The hunt for a successor to lithium f...

The hunt for a successor to lithium for bipolar disorder

There are 2 comments on the EurekAlert! story from Mar 27, 2013, titled The hunt for a successor to lithium for bipolar disorder. In it, EurekAlert! reports that:

Toxicity problems and adverse side effects when taking lithium, the mainstay medication for treating bipolar disorder, are fostering a scientific hunt for insights into exactly how lithium works in the body - with an eye to developing a safer alternative.

Join the discussion below, or Read more at EurekAlert!.

Survivor of psychiatry

Saint Petersburg, FL

#1 Mar 27, 2013
It was at an unused kitchen in Bundoora where conducted crude experiments which led to the discovery of lithium as a treatment of bipolar disorder. These experiments mostly consisted of injecting urine from mentally ill patients into the abdomen of guinea pigs. These would appear to die faster than when healthy persons' urine was used, leading him to think that perhaps more uric acid was present in the samples provided by his mentally ill patients. Then, in an effort to increase the water solubility of uric acid, lithium urate was added to the solution. Cade found that in the guinea pigs injected with the lithium urate solution, toxicity was greatly reduced However, his use of careful controls in his experiments revealed that the lithium ion had a calming effect by itself. After ingesting lithium himself (ya right) to ensure its safety in humans Cade began a small-scale trial of lithium citrate and/or lithium carbonate on some of his patients diagnosed with mania, dementia pręcox or melancholia, with outstanding results.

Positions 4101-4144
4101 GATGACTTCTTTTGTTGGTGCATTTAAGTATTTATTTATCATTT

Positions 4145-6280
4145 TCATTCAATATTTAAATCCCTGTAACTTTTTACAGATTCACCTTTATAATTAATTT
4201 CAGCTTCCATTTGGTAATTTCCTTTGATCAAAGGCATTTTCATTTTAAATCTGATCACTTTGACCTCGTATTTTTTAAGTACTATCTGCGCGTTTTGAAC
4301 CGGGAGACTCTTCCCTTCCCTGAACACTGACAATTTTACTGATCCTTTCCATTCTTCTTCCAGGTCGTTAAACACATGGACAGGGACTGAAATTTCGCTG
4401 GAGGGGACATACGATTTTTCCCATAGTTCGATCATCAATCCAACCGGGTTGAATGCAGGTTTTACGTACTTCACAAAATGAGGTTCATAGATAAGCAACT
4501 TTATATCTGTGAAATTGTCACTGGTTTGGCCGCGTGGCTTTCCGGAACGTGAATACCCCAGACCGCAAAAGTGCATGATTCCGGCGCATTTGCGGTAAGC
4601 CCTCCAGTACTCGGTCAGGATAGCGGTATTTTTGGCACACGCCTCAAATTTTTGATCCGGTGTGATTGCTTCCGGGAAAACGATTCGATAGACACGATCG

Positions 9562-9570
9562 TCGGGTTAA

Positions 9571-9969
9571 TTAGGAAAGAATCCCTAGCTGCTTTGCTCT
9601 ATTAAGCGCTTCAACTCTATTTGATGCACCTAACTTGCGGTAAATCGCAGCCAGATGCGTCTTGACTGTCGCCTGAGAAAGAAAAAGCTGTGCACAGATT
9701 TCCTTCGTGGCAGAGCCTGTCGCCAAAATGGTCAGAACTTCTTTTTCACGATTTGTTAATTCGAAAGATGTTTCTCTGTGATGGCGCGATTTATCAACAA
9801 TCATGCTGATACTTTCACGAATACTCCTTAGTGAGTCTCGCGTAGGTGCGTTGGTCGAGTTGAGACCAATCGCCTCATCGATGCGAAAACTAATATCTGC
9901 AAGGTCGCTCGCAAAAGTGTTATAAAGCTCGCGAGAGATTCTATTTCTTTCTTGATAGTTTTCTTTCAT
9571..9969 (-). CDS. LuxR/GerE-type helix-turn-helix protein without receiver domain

read http://en.wikipedia.org/wiki/John_Cade
WARNING FDA APPROVED

Winnipeg, Canada

#2 Mar 27, 2013
Survivor of psychiatry wrote:
It was at an unused kitchen in Bundoora where conducted crude experiments which led to the discovery of lithium as a treatment of bipolar disorder. These experiments mostly consisted of injecting urine from mentally ill patients into the abdomen of guinea pigs. These would appear to die faster than when healthy persons' urine was used, leading him to think that perhaps more uric acid was present in the samples provided by his mentally ill patients. Then, in an effort to increase the water solubility of uric acid, lithium urate was added to the solution. Cade found that in the guinea pigs injected with the lithium urate solution, toxicity was greatly reduced However, his use of careful controls in his experiments revealed that the lithium ion had a calming effect by itself. After ingesting lithium himself (ya right) to ensure its safety in humans Cade began a small-scale trial of lithium citrate and/or lithium carbonate on some of his patients diagnosed with mania, dementia pręcox or melancholia, with outstanding results.
read http://en.wikipedia.org/wiki/John_Cade
Thanks Dr Cade

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